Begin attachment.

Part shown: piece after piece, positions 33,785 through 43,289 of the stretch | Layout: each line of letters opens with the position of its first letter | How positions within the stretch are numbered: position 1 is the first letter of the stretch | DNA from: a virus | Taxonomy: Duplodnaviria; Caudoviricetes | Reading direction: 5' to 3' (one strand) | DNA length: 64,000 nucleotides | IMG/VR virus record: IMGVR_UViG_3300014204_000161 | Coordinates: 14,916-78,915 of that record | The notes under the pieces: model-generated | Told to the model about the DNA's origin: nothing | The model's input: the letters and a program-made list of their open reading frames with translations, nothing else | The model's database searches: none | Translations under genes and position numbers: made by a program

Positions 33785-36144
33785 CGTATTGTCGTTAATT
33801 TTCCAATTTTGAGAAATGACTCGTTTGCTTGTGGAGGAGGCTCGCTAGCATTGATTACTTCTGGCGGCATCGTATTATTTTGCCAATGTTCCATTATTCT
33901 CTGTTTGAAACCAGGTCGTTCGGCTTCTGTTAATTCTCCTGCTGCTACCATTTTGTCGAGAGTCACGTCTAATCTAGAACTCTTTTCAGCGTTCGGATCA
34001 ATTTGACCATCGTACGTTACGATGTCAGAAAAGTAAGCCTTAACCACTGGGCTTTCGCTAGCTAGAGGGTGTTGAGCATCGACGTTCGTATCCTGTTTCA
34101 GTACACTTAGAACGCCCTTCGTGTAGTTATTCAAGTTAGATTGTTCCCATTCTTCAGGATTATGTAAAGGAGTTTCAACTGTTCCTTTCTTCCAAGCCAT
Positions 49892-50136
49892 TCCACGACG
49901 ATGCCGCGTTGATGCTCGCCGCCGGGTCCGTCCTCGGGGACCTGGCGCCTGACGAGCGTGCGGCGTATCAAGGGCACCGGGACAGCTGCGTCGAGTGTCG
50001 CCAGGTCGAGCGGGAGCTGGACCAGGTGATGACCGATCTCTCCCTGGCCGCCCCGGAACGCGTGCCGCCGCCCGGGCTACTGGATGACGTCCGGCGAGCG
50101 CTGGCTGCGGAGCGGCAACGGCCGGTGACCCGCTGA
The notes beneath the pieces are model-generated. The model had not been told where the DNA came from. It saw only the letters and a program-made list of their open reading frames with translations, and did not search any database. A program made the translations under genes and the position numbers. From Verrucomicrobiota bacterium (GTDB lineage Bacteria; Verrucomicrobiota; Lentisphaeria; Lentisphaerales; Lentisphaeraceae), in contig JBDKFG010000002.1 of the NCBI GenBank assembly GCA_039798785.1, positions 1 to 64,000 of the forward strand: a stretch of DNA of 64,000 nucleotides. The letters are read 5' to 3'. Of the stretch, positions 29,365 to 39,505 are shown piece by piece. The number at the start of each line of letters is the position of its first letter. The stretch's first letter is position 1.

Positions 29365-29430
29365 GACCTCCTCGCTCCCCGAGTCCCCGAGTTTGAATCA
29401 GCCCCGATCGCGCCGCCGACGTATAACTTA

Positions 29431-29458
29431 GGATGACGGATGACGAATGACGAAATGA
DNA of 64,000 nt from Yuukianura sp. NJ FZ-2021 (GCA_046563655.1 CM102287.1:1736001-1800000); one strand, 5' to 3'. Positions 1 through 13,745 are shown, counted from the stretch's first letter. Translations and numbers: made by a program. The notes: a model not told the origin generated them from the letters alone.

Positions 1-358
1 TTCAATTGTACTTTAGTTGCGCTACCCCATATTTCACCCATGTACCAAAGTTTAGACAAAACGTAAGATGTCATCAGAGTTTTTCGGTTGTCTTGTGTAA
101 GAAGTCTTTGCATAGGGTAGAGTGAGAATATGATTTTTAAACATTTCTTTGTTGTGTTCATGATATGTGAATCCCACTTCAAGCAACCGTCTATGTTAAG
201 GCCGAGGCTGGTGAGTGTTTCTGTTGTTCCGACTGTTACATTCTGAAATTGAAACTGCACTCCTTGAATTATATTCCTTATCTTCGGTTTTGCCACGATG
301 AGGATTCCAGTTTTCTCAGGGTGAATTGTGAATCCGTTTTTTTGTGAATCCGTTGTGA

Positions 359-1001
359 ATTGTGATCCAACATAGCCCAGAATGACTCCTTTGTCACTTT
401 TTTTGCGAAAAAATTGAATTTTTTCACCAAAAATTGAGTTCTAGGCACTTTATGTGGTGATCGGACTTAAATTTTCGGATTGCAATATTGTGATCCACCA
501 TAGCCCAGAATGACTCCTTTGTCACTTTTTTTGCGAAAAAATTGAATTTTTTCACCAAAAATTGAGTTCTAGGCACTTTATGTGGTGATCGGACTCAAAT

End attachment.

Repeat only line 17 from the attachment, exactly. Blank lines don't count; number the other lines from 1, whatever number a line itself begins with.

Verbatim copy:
Positions 29431-29458